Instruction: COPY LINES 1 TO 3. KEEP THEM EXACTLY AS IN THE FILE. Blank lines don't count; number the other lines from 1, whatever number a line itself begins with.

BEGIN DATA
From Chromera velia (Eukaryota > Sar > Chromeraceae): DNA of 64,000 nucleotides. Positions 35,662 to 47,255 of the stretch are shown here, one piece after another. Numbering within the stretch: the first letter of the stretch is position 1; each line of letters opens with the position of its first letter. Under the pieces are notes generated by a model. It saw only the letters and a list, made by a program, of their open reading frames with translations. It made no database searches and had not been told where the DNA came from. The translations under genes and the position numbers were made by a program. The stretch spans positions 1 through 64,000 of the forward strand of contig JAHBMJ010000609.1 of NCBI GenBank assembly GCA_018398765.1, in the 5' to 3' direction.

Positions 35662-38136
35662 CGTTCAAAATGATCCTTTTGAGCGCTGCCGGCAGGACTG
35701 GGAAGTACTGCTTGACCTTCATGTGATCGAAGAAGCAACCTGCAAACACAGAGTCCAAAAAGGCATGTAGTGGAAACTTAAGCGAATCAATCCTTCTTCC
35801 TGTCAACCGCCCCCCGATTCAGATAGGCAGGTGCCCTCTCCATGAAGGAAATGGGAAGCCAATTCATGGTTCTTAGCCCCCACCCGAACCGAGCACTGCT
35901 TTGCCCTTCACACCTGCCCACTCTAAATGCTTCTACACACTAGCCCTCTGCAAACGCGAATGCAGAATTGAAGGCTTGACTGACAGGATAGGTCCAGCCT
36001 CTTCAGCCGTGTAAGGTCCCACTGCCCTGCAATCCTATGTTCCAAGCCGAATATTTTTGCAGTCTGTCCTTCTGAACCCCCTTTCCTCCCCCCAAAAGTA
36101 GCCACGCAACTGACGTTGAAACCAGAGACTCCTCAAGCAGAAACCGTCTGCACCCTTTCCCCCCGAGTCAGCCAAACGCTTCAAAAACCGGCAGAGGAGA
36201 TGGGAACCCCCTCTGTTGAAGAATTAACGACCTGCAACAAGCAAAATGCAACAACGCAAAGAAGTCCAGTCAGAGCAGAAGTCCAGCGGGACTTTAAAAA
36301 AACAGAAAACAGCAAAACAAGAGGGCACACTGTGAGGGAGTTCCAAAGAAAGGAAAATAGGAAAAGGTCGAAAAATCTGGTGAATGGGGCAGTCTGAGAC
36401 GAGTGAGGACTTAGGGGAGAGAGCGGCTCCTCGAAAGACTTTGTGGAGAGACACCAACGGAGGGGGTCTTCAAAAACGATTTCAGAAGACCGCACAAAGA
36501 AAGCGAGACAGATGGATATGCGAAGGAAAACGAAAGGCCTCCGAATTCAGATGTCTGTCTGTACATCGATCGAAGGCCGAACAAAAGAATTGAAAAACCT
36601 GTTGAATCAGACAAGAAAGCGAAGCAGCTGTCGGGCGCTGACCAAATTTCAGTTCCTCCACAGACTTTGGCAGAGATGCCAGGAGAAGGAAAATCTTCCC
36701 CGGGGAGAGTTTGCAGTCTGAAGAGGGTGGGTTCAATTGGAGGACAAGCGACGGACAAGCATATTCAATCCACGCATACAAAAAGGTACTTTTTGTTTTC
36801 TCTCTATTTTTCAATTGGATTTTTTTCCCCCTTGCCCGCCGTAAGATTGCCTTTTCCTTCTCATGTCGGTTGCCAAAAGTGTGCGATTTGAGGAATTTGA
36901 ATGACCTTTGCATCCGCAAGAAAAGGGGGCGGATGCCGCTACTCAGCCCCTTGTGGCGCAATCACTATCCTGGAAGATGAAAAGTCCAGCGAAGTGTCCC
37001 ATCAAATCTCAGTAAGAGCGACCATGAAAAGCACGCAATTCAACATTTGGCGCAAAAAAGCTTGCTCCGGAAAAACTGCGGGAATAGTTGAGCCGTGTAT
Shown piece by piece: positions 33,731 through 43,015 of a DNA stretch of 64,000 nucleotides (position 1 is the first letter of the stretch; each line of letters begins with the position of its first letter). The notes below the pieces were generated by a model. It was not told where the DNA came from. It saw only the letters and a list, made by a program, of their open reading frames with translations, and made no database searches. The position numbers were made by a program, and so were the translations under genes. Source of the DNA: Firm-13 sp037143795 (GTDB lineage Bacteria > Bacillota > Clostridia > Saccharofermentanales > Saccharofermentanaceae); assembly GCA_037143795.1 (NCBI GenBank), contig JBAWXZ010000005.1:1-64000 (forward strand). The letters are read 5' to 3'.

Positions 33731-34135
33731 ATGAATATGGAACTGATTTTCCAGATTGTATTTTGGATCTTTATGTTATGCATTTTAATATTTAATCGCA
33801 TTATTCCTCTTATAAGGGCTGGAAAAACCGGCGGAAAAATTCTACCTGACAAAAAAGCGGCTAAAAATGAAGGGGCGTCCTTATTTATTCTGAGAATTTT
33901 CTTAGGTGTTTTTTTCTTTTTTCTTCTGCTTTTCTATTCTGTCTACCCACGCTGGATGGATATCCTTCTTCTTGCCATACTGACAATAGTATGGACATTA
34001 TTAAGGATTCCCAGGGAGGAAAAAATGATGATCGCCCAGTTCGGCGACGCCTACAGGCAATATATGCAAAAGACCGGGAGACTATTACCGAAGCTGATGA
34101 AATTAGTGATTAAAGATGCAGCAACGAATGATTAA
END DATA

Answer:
From Chromera velia (Eukaryota > Sar > Chromeraceae): DNA of 64,000 nucleotides. Positions 35,662 to 47,255 of the stretch are shown here, one piece after another. Numbering within the stretch: the first letter of the stretch is position 1; each line of letters opens with the position of its first letter. Under the pieces are notes generated by a model. It saw only the letters and a list, made by a program, of their open reading frames with translations. It made no database searches and had not been told where the DNA came from. The translations under genes and the position numbers were made by a program. The stretch spans positions 1 through 64,000 of the forward strand of contig JAHBMJ010000609.1 of NCBI GenBank assembly GCA_018398765.1, in the 5' to 3' direction.

Positions 35662-38136
35662 CGTTCAAAATGATCCTTTTGAGCGCTGCCGGCAGGACTG